I expect this trend to continue with more CDMOs/CMOs growing through acquisitions, but with one important caveat; a larger organization should not start diluting customer service through too many additional interactions. Everything comes at a price, and the newly formed, larger entities should carefully preserve the quality of the relationship between customer and supplier, which is the core value of the CMO world.
CP: What do you see as major trends in the market for small molecules and likewise for biologic-based drugs?
Magrì: If we consider the top-selling 20 drug products, the ratio between small molecules and biologic-based drugs is almost 50:50. However, in terms of global sales, the share of biologics will probably increase, as most spending growth, particularly in developed markets, is expected to be fueled by innovations in oncology and autoimmune diseases, where opportunities exist for biologics.
In terms of technological innovation, most of the new investments focus on biologic-based drugs, but the future of small molecules is still very bright. According to the FDA’s latest report on New Drug Therapy Approvals, more than 70% of the novel drug approvals by FDA in 2017 were small molecules. This trend is also consistent with the growing interest in API production sites. In other words, classic organic chemistry will still play a fundamental role in the development of new drug therapies.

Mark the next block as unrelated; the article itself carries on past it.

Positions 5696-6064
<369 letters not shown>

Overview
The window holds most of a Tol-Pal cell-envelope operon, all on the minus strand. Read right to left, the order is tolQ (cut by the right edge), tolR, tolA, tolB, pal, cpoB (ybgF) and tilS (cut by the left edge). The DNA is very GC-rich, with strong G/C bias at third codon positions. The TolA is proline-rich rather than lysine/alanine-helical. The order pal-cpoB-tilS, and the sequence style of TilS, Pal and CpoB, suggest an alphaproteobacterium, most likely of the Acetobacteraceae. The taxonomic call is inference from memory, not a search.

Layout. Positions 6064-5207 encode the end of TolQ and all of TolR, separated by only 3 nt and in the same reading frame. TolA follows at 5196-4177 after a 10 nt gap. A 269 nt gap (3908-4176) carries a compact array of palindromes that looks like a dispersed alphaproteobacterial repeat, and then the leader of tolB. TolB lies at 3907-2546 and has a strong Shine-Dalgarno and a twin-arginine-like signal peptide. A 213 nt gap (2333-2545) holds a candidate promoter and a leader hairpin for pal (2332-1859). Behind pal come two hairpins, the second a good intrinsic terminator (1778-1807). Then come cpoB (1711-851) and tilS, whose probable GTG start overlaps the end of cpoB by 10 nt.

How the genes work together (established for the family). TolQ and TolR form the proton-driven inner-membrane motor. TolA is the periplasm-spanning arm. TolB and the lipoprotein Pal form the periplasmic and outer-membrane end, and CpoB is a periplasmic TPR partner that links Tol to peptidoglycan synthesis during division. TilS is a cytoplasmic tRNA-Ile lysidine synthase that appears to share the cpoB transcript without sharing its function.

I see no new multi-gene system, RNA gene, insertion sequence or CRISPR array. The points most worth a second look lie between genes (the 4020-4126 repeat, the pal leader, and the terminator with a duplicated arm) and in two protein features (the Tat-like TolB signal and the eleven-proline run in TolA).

It is also important to note that small molecules are evolving. New APIs are very often based on more complex chemical structures, and the corresponding therapeutic effect is available at very low dose. So some small molecules are not so small anymore. Some API producers are adapting their sites to these new requirements by introducing new capabilities in terms of product handling and economy of scale. It is a kind of “silent (r)evolution,” and it will soon be a clear differentiating factor in the CDMO/CMO arena. Quoting the Greek philosopher Heraclitus, “pantha rhei” or “everything is in a state of flux. “We must be ready for the new challenge.
CP: Over the past several years the number of new drugs approvals for rare diseases or orphan drugs has increased. What do you see as the implications for a move to lower-volume drugs on the industry?
Magrì: Patients with rare diseases often have few or no drugs available to treat their conditions. To provide fair access to treatment, legislation in the U.S. and the EU has provided economic incentives, including market exclusivity for developing and getting approval for a new orphan drug.
In 2017, according to the FDA, 18 of the 46 novel drugs (39%) approved by FDA’s Center for Drug Evaluation and Research (CDER) were to treat rare or orphan diseases, defined as diseases that affect 200,000 or fewer Americans. More than 70% of these novel drugs for orphan diseases are small molecules, and thus the need for extra-low volume capabilities is a potential issue.
In order to meet this new demand, a few API producers are investing in small-scale cGMP production lines or, sometimes, they are upgrading pilot plants to cGMP standards with the addition of dedicated areas for the final stages of manufacture. At the API level, the return on the investment is problematic due to the very low volume and the financial incentives at the drug-product level are not yet distributed along the drug-substance development chain.
This potential issue could be solved through the establishment of strategic alliances, ideally with partners able to handle the project from A to Z, spreading the return of investment throughout the entire project.